Source: Leandro Fortes
The Prince and His Misadventures
Launched: A 400-page book on the purchase of votes in favor of the Constitutional amendment allowing the reelection of FHC, and the media handling of a scandal involving a supposed love affairof FHC.
The book arrives in book stores on Saturday, August 31, but even before its publiciation it has preoccupied the nest of Toucans. Luiz Fernando Emediato, publisher of Geração Editorial, which published the book, has been receiving messages. The last message, a few days ago, was direct: A ranking PSDB leader telephone to request that the book not be published, warning that the party had hired a lawyer to prevent the publication, in case the request was not granted.
At the center of all the commotion is the launch of The Prince of Privateering –- The secret story of how Brazil lost its wealth and Fernando Henrique Cardoso gained reeelection, by journalist Palmério Dória.
The title plays on FHC’s nickname, “Prince of the Sociologists,” sugested by friends of the ex-president, and the term privataria, a reference to the process of privatization commanded by the PSDB in the 1990s and made famous by another release by Geração Editorial, , by Amaury Ribeiro Jr.
Allies of FHC have reason to worry. In the book, Dória recounts a matter that Toucans would like to see buried: the buying of votes in favor of the amendment that allowed FHC a second term. It details the left him a hostage to Globo in particular and the rest of the media during both his terms as President.
The Revelations of Mister X
The most significant news in the book is the identification of Mister X, an anonymous source responsible for charges of vote-buying in favor of reelection. Fformer federal deputy Narciso Mendes, of the PP of Acre, after suffering a life and death situation after a major surgery agreed to identify himself and recount fresh details of the scheme.
The operation, as Mendes describes in the book, was set up to guarantee Cardoso a second term and realize the 20-year plan of the Toucans. To this end, the ex-deputy says, bribes were paid to hundreds of legislators, and not just the half a dozen alley cats identified by journalist Fernando Rodrigues, of Folha de São Paulo, author of news articles in 1997 that introduced the recordings Mister X made …
The leaders of the operation that paid R$ 200,000 to each deputy bought, says Mister X, were the late Sergio Motta, former minister of Communications and Luís Eduardo Magalhães, son of Antonio Carlos Magalhães and president of the federal lower house at the time. In May 1997, the Folha published the first article based on the transcripts of the recordings, a conversation with legislators Ronivon Santiago and João Maia, both members of the PFL in Acre.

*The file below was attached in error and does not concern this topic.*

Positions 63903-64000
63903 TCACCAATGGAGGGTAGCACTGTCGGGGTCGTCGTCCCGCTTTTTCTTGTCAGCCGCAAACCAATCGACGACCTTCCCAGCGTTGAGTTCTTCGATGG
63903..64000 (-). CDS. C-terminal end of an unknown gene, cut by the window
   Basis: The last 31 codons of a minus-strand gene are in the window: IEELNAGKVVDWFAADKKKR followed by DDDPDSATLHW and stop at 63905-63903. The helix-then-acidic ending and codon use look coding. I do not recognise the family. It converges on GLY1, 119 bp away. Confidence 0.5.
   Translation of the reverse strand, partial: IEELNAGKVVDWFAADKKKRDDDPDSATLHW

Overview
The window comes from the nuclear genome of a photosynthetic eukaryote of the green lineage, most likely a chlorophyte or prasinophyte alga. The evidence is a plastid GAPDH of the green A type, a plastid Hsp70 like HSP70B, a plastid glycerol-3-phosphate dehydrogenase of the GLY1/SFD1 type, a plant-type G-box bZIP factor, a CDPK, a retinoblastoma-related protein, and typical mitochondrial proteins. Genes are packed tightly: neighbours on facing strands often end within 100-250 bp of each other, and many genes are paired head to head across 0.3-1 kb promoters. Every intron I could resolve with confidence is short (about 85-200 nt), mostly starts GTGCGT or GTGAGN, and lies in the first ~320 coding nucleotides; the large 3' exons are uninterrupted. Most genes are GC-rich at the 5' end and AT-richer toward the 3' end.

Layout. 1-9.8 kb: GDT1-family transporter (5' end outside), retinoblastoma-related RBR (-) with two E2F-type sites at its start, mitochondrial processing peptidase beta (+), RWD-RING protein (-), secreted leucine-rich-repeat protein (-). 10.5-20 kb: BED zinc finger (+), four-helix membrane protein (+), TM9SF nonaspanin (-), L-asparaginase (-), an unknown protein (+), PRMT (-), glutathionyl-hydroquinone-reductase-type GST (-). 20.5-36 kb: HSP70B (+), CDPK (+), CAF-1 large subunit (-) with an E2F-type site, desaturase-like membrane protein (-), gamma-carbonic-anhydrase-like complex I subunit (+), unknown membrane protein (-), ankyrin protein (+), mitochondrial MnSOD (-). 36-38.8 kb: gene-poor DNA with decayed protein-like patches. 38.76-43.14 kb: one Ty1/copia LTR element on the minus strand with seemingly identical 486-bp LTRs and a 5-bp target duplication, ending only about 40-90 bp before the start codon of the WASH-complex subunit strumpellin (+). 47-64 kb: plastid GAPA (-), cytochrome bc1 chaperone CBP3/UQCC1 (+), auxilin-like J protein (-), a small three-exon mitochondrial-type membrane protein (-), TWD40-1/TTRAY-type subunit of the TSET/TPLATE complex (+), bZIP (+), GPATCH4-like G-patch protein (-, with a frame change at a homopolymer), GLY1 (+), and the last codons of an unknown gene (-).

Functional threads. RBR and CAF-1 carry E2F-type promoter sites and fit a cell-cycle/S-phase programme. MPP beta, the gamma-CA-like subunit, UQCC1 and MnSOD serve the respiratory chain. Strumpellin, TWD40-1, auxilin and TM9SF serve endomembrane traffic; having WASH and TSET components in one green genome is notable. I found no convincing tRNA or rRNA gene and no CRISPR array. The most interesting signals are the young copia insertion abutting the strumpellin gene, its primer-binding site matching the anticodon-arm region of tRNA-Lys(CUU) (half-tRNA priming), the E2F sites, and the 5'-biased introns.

On the tape, the two confess their having received money to vote in favor of the amendment. At that point, the amendment had been approved by the lower house and had been forwarded to the Senate for its deliberations.
At the time, the opposition, led by the Workers Party (PT) tried to installa parliamentary inquiry (CPI) into vote buying. Mendes recounts the events to Dória and journalist Mylton Severiano, who participated in the interviews with Mister X que participou das entrevistas com o ex-deputado em Rio Branco: Sérgio Motta did not want a CPI, FHC did not want a CPI and Luis Eduardo Magalhães did not want a CPI. No one wanted a CPI. They knew that once established, impeachment hearings, or at a minimum the annulment of the amendment would result, because there was undeniable evidence of bribe-taking.
And so that is what happened. The allegation was analyzed by a single oversight committee in the Contres, which produced a report contrary to the installation of a CPI. The case was forwarded to the federal prosecutor (MPF), led at the time by Geraldo Brindeiro. The procurator was true to his nickname: “the Postponer-General”, a reputation reflecting his leniency in corruption cases in the FHC government. The MP never investigated, the media did not exhibit the investigative fury of the Lula years , and the Congress approved the amendment, fraudulent or not.
Fortes goes on to recapitulate the confused episode involving a supposed out-of-wedlock child borne by a Globo journalist. It is a painful and confusing episode. We return to the story as the press tries to “armor” FHC against blows to his reputation.
In the end, the effort to protect the reputation of FHC proved to be pathetic. Only after the death of Ruth Cardoso, in 2008, did the former president decide to assume the paternity of the child. But then, a DNA test demanded by the ex-president’s relatives, proved that the child was not his.
Dória interviewed any number of public igures, among then ex-president Itamar Franco, former minister and ex-governor of Ceará Ciro Gomes and Senator Pedro Simon, do PMDB. The three men, for various reasons, made controversial statements about FHC and the Brazilian political scene> There are other, not quite so trustworthy, statements about the conduct of the ex-president.
The book also deals with the process of privatization — the attempt to sell Petrobras and the plan to sell the Caixa Econômica Federal and the Banco do Brasil to the private sector loom large.
“The book shows that the history of FHC is in an ongoing crime,” its author says.
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